How did Norm Architects approach the brief for the Dwell House?
We had been thinking about a project like this for a long time and were looking for an opportunity, so the collaboration really made sense. There were constraints to the overall size of the ADU as it needed to be able to be transported, and our approach was about optimizing that space and getting as much usability into it as possible. We wanted it to be a unit for your backyard that you could rent out, or use as a guest house, additional living space for elderly parents, or workspace—so we had to set up the spatial configuration in the best way possible to suit all these different scenarios.
What kind of living experience did you want to create?
We wanted to create simple spaces that open up to nature, and it was important to blur the lines between inside and outside. In the living room, one of the main features is a large folding glass door that opens to the outside to create a cross-breeze through to the kitchen window and offer an unobscured view to nature. It’s about creating a space where you can have those simple moments—enjoy a coffee and the summer breeze of California.
How did you make the most of the small footprint?
We created a "backbone" of utilities that runs down the house with a kitchen built into the living-dining space, a bathroom, a shoe cabinet with coat hooks and shelves, and a cabinet with built-in washer-dryer. Everything has its own place, which opens up the rest of the space to be furnished to suit any need.
More generally, we approached the project in the same way we would a typical residential project only condensed. We always aim for a very simple framework where every element is considered, and we use a lot of in-built millwork to create a clutter-free, calm, and comfortable space. In the Dwell House, for example, there is a niche in the wall of the living-dining area that can be used as a bookshelf or for displaying artwork. We also use a lot of natural materials. Here, we have charred timber flooring, oak joinery, and stone countertops in the kitchen and bathroom.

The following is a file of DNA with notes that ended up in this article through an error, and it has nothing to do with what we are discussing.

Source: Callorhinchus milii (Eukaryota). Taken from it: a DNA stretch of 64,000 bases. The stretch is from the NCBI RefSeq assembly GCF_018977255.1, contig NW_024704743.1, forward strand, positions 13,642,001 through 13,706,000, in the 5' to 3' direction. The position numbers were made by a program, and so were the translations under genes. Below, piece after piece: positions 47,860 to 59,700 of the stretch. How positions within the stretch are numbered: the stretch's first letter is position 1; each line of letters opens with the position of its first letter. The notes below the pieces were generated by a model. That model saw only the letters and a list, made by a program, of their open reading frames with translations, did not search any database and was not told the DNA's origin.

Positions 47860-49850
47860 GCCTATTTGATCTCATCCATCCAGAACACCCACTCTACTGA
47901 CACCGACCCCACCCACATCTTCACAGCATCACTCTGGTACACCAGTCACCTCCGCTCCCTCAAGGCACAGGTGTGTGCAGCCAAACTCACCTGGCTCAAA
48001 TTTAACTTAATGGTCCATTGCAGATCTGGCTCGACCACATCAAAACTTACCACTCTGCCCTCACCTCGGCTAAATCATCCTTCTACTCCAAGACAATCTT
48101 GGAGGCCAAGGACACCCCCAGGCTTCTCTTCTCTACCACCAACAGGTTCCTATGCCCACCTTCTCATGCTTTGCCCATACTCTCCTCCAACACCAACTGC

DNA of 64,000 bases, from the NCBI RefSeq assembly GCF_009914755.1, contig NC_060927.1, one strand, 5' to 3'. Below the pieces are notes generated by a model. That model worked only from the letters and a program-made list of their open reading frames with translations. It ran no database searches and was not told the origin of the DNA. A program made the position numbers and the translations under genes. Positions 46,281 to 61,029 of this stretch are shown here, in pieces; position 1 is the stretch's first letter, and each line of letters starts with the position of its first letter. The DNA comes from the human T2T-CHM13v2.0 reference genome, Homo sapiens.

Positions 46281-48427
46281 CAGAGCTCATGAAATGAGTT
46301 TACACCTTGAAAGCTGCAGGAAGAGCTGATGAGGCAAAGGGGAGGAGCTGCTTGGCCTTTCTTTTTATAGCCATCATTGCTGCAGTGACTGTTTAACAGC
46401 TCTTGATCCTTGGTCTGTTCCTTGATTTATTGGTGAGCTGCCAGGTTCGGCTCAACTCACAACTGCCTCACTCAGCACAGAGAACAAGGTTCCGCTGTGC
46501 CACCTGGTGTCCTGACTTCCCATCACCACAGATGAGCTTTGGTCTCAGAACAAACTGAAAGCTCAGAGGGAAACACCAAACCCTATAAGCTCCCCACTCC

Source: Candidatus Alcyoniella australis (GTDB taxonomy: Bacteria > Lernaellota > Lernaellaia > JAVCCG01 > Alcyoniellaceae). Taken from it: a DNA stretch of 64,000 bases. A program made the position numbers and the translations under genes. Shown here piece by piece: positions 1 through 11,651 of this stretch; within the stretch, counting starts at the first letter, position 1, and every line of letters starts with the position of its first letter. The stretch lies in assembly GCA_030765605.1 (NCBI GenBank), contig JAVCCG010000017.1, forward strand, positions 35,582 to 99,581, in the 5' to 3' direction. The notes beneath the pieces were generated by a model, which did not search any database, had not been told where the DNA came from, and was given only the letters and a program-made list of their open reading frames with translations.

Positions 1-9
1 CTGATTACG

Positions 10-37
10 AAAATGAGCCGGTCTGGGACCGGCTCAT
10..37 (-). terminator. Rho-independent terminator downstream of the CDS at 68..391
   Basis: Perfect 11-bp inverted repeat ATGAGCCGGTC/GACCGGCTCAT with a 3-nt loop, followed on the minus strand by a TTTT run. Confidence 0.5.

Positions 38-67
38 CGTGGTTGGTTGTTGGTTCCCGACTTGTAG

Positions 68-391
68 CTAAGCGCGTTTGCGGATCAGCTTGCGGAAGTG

How did designing the Dwell House differ from designing a conventional home?
We had to think more broadly and imagine the Dwell House being installed in various locations, with many different types of users and use scenarios. Whether you’re sitting on the sofa reading a book and looking through the glass folding door, or cooking in the kitchen and seeing the long view above the counter, it’s all about framing and highlighting the surrounding nature.
How did the factory manufacturing process inform the design?
The Dwell House has to adhere to many technical specifications, mainly to do with how the house is transported and durability. For example, we weren’t able to use large tiles in the bathroom or a plaster finish on the walls as they could crack during transport. However, this made the process really interesting and we worked with the manufacturer to find suitable details and finishes.
What did you find most rewarding about working on the Dwell House?
We had to balance a broad reach with a unique aesthetic expression without having a specific client—and that was both a challenge and very rewarding. We looked at what generally creates a sense of wellbeing and used a simple and timeless design language to evoke feelings of comfort. It was also very rewarding to achieve such a high level of detail. Take, for example, the way the panelling is installed in the facade, or the emphasis on detailing in the kitchen and in-built millwork. The resulting space has a very relaxed feeling. If I were lucky enough to have a big plot of land with a view, I would love to sit at the dining table looking out at nature and enjoy the sunshine.
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